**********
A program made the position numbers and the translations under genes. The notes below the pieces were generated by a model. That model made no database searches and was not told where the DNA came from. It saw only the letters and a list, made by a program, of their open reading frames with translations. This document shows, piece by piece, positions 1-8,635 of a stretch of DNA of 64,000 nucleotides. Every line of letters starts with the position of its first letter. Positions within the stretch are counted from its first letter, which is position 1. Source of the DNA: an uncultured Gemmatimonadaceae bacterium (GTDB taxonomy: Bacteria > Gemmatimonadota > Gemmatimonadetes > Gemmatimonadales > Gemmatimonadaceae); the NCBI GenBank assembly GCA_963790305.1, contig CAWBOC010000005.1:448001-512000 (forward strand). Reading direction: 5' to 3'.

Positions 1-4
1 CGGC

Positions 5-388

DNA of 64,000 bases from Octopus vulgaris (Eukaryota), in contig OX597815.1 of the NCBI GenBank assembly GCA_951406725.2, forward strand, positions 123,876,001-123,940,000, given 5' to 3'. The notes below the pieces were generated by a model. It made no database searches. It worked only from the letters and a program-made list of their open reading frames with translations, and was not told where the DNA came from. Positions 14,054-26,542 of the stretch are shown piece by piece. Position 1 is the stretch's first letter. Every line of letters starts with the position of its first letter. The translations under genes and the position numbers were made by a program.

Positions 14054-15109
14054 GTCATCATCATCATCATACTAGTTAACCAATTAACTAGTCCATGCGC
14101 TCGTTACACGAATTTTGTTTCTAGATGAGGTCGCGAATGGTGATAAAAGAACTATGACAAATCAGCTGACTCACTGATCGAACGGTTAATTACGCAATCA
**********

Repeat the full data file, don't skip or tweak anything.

A program made the position numbers and the translations under genes. The notes below the pieces were generated by a model. That model made no database searches and was not told where the DNA came from. It saw only the letters and a list, made by a program, of their open reading frames with translations. This document shows, piece by piece, positions 1-8,635 of a stretch of DNA of 64,000 nucleotides. Every line of letters starts with the position of its first letter. Positions within the stretch are counted from its first letter, which is position 1. Source of the DNA: an uncultured Gemmatimonadaceae bacterium (GTDB taxonomy: Bacteria > Gemmatimonadota > Gemmatimonadetes > Gemmatimonadales > Gemmatimonadaceae); the NCBI GenBank assembly GCA_963790305.1, contig CAWBOC010000005.1:448001-512000 (forward strand). Reading direction: 5' to 3'.

Positions 1-4
1 CGGC

Positions 5-388

DNA of 64,000 bases from Octopus vulgaris (Eukaryota), in contig OX597815.1 of the NCBI GenBank assembly GCA_951406725.2, forward strand, positions 123,876,001-123,940,000, given 5' to 3'. The notes below the pieces were generated by a model. It made no database searches. It worked only from the letters and a program-made list of their open reading frames with translations, and was not told where the DNA came from. Positions 14,054-26,542 of the stretch are shown piece by piece. Position 1 is the stretch's first letter. Every line of letters starts with the position of its first letter. The translations under genes and the position numbers were made by a program.

Positions 14054-15109
14054 GTCATCATCATCATCATACTAGTTAACCAATTAACTAGTCCATGCGC
14101 TCGTTACACGAATTTTGTTTCTAGATGAGGTCGCGAATGGTGATAAAAGAACTATGACAAATCAGCTGACTCACTGATCGAACGGTTAATTACGCAATCA